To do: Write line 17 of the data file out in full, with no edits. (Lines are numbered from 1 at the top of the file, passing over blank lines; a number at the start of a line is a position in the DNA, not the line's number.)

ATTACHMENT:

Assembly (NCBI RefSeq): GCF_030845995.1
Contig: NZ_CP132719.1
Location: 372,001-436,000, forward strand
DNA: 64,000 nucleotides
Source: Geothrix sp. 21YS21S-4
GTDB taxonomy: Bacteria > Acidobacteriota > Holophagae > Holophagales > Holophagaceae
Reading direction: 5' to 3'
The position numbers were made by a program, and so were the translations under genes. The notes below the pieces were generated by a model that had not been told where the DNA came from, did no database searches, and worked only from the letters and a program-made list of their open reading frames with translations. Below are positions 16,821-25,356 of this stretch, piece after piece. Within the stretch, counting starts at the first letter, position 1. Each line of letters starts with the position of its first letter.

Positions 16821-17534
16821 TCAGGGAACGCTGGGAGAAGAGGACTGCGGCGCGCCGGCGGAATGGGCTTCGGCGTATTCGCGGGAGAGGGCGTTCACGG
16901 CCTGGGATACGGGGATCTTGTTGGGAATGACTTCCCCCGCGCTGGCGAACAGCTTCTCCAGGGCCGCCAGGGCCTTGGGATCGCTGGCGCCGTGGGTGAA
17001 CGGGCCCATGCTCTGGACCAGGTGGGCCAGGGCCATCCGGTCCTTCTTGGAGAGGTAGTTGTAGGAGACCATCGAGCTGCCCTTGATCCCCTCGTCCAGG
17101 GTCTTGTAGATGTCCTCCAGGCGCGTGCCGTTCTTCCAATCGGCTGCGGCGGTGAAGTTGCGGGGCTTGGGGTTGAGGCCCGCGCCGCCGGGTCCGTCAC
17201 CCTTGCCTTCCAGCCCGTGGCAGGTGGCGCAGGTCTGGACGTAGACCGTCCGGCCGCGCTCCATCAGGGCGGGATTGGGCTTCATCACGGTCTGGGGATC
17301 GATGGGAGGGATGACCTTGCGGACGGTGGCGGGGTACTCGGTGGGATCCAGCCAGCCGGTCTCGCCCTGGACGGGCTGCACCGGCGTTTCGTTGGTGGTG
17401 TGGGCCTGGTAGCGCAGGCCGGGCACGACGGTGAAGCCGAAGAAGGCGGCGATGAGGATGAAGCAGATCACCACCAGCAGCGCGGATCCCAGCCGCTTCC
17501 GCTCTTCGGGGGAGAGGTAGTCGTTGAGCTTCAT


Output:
17501 GCTCTTCGGGGGAGAGGTAGTCGTTGAGCTTCAT